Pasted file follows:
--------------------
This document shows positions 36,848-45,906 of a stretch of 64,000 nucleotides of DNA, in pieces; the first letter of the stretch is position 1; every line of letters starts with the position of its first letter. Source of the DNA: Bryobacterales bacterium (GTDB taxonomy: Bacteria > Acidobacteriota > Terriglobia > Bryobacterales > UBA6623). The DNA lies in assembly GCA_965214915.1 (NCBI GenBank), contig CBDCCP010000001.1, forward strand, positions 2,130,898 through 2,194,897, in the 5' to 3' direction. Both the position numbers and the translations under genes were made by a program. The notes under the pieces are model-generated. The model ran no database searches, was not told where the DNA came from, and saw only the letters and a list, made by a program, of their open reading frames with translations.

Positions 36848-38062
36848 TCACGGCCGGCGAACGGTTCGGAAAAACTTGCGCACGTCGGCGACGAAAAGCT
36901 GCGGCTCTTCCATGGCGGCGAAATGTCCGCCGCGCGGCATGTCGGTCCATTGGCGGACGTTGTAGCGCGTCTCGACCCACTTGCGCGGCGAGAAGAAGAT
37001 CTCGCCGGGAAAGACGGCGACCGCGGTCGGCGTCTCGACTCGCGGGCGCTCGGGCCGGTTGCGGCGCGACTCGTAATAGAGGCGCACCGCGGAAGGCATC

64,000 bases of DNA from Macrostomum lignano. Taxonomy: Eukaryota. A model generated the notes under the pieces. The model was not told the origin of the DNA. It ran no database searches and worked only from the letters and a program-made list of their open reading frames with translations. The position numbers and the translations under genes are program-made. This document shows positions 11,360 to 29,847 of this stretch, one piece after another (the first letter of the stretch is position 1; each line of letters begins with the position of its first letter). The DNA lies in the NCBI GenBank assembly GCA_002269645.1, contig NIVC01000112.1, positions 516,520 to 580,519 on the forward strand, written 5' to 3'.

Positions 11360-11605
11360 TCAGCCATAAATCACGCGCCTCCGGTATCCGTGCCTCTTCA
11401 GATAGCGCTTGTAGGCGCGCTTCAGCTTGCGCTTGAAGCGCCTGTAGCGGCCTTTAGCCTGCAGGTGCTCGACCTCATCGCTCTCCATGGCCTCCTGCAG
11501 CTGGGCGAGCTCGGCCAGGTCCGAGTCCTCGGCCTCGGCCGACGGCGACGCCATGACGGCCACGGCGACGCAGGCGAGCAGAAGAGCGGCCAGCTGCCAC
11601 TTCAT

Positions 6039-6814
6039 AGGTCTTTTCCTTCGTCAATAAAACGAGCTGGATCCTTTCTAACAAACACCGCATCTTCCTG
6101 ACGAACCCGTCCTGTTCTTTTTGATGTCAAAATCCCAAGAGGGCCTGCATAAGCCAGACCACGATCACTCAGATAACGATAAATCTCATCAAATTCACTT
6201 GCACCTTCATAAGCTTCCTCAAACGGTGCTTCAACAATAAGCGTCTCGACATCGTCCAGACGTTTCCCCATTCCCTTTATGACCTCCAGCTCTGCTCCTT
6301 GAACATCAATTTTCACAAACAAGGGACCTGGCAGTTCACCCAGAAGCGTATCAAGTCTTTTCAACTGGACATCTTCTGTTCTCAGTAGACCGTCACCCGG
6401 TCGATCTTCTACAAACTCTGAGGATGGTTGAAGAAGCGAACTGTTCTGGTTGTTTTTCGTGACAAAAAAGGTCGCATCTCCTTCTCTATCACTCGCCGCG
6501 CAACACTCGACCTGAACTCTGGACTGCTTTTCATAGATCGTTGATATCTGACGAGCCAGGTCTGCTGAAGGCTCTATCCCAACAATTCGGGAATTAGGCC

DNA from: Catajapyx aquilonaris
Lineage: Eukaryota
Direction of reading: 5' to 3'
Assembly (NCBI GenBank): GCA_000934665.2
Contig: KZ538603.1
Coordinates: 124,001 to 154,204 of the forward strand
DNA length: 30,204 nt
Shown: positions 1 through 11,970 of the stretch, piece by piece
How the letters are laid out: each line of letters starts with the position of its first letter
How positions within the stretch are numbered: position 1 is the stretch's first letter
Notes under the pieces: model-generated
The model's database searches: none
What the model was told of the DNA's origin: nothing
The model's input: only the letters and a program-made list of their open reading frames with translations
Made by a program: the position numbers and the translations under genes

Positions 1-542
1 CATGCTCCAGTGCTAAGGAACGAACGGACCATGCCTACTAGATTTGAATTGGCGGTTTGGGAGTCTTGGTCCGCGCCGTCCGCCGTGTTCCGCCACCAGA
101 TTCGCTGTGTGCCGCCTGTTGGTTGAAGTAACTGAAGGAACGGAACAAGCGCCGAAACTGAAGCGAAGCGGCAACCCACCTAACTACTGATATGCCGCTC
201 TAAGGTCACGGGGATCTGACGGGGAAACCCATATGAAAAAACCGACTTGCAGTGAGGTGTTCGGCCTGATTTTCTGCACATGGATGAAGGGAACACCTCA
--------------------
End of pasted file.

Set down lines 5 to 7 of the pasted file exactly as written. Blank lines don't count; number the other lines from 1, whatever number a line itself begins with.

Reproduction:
37001 CTCGCCGGGAAAGACGGCGACCGCGGTCGGCGTCTCGACTCGCGGGCGCTCGGGCCGGTTGCGGCGCGACTCGTAATAGAGGCGCACCGCGGAAGGCATC

64,000 bases of DNA from Macrostomum lignano. Taxonomy: Eukaryota. A model generated the notes under the pieces. The model was not told the origin of the DNA. It ran no database searches and worked only from the letters and a program-made list of their open reading frames with translations. The position numbers and the translations under genes are program-made. This document shows positions 11,360 to 29,847 of this stretch, one piece after another (the first letter of the stretch is position 1; each line of letters begins with the position of its first letter). The DNA lies in the NCBI GenBank assembly GCA_002269645.1, contig NIVC01000112.1, positions 516,520 to 580,519 on the forward strand, written 5' to 3'.

Positions 11360-11605